New Zealand Rugby have announced a loss of $1.9m for the 2018 financial year at its AGM meeting in Wellington today.
Despite the losses, NZ Rugby are still 44 per cent ahead of budget thanks to 68m in commercial sponsorships and licencing income.
NZ Rugby chair Brent Impey said last year set a benchmark for investment in rugby at $191m which was fuelled by profits from the 2017 Lions Series, but admitted there are challenging times ahead for the sport.
"Although we are pleased with our latest financial result these are still challenging times for rugby as we look further ahead," Impey said.
"The pressure to retain our talent and support the growth in our community game puts pressure on our long-term financial projections."
Impey praised NZ Rugby's commercial team and its growth, while also commending the organisation for retaining 87 per cent of its contracted players in 2018 in an increasingly competitive environment.
He added that pending broadcast discussions would be critical in setting NZ Rugby up for success beyond 2020.
"Agility and pace are now mantras for us as leaders of the game. NZR can and must show leadership, but we need our stakeholders as partners. None of us have all the answers," he said.
"In this world, new cultures of co-operation, sharing of information, being open to new structures, and being prepared to question the status quo must be our new norm."
NZ Rugby COO Nicki Nicol said the profits generated by the Lions Series had been invested in key areas.
"We need to ensure profits are spread over a number of years and in a Rugby World Cup year, we are aware that with the absence of the Steinlager Series and an abbreviated Investec Rugby Championship, results will be different in 2019.
"The largest investments were in our people and the game with a record $63m spent on the player payment pool. A further $32m was invested into our 26 Provincial Unions and collectively they achieved strong underlying results in 2018."
Last year was also a landmark year for women's rugby with the first Black Ferns professional contracts signed in 2018 and past and present players capped for the first time. New Zealand were also announced as the 2021 Women's Rugby World Cup hosts.
NZ Rugby chief executive Steve Tew was pleased with the rise of women's rugby, but also stressed the importance of addressing the falling numbers of participation in schoolboy rugby.
"It was really pleasing to see an increased number of New Zealanders signing up to play the game in 2018. This was again led by a strong increase in female registrations," he said. "This year we ran Quick Rip competitions across the country involving 84 secondary schools, encouraging younger kids to participate in an easy-form of the game.
"The NZR-led Secondary School Review shed light on the falling numbers of secondary school boys registering to play our sport and now we have clarity over the steps we need to take to address this. It will be a major focus in 2019."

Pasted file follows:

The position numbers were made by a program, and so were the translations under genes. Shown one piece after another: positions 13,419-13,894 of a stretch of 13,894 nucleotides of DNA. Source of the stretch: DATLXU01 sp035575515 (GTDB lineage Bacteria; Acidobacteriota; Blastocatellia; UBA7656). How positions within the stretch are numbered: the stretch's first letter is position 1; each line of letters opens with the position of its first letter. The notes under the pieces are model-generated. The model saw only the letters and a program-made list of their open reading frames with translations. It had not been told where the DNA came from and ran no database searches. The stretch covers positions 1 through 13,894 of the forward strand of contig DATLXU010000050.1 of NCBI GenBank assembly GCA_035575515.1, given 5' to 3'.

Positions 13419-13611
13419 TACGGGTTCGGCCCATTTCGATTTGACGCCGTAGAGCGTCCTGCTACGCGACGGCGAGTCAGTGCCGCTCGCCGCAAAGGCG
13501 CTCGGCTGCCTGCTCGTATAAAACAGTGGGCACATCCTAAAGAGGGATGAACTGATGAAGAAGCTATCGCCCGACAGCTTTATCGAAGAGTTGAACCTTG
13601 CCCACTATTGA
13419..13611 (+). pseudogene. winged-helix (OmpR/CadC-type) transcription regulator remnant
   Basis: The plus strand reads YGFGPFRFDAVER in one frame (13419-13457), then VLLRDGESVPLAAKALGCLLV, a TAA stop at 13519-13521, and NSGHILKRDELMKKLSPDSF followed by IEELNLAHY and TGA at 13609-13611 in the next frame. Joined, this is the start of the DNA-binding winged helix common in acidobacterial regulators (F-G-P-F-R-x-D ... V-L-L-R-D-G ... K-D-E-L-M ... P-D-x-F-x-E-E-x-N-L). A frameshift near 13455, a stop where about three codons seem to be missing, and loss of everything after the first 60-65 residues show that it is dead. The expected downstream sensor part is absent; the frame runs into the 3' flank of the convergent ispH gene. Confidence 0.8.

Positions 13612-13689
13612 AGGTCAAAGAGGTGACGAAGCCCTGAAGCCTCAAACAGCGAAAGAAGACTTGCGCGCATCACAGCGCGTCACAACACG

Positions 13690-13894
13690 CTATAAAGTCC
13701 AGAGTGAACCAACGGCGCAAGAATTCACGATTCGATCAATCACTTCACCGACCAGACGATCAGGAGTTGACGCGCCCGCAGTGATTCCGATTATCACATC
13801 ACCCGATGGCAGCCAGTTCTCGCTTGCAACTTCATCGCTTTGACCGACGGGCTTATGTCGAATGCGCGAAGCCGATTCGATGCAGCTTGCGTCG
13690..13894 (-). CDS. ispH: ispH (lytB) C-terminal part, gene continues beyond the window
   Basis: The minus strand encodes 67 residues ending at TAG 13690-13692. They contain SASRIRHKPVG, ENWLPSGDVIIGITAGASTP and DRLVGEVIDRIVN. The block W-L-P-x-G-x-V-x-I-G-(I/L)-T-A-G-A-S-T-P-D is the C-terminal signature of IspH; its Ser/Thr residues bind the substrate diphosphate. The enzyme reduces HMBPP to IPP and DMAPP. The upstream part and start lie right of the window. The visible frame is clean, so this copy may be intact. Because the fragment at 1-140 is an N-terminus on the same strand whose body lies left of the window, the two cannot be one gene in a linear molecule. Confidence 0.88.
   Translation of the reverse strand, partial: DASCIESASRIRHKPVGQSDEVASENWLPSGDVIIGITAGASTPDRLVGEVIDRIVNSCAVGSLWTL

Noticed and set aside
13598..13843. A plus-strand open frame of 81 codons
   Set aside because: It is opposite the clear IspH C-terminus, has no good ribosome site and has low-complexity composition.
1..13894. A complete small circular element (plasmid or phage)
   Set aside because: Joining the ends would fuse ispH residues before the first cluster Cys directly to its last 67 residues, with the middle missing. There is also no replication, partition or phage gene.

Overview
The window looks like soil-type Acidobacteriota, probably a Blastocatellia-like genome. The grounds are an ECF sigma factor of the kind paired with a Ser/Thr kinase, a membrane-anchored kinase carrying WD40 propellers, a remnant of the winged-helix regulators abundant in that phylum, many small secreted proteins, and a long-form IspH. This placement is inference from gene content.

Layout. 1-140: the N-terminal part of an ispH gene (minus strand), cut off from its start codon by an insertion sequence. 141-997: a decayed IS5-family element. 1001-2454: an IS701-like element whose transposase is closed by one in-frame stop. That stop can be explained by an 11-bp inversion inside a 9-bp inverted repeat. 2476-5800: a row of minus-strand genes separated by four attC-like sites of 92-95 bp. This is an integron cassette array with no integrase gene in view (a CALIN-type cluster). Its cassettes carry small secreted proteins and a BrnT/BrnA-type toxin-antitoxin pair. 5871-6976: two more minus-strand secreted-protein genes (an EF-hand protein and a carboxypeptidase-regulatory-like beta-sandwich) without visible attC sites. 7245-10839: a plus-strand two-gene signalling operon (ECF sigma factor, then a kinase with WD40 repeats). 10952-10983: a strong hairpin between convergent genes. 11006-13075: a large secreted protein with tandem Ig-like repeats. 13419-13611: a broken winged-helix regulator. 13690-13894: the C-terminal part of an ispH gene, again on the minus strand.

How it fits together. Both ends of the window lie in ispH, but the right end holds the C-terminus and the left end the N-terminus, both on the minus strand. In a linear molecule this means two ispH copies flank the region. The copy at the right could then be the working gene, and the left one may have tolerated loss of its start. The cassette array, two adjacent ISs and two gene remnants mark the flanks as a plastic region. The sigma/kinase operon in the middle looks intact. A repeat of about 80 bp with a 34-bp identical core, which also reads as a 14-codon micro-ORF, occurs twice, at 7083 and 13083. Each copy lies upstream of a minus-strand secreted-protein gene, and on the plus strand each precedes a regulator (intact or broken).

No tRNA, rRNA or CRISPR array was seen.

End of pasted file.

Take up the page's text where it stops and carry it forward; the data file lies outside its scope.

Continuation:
Tew also said it was important to ensure rugby was truly a game for all New Zealanders.
"The introduction of the Respect and Inclusion priority on our scoreboard helps us to hold ourselves accountable for our culture and how we behave.
"We have introduced training programmes within provincial unions and our rugby community on domestic violence and child protection which help ensure we have safer rugby environments and highlight the positive impact we can have on society."
NZ Rugby's 2018 highlights:
• Record $191m invested in rugby in New Zealand
• Financial result ahead of budget, but challenges ahead
• New Zealand teams celebrate year of on-field success
• Female player numbers continue to drive growth
• Shaun Nixon elected to NZR Board, Bill Osborne elected as President
• 17 percent growth in income over 2016
• $68m in sponsorship and licensing revenue
• $31m invested into game development
• $8m invested in women's rugby
• $1m invested in Respect and Inclusion programme
• $3m invested in digital technology development
• $2m invested in ACC's RugbySmart programme aimed at preventing injury
Highlights from NZ Rugby's teams:
• All Blacks won all the major trophies they played for with 12 wins, two losses, while retaining the number one world ranking for a staggering 10th year
• Black Ferns retained the Laurie O'Reilly Memorial Trophy against Australia also retaining their number one world ranking
• Black Ferns Sevens and All Blacks Sevens both crowned World Champions
• Black Ferns Sevens and All Blacks Sevens both won Commonwealth Games Gold medals
• Baby Ferns Sevens won U18 Gold medal at Youth Olympics
• Māori All Blacks beat Chile and Brazil during historic South America tour
• Crusaders won ninth Super Rugby title
• Overall player numbers continued to grow to 157,218, driven by a 14.6 percent increase in female players to 27,838. Male player numbers fell by 1.8 percent to 129,380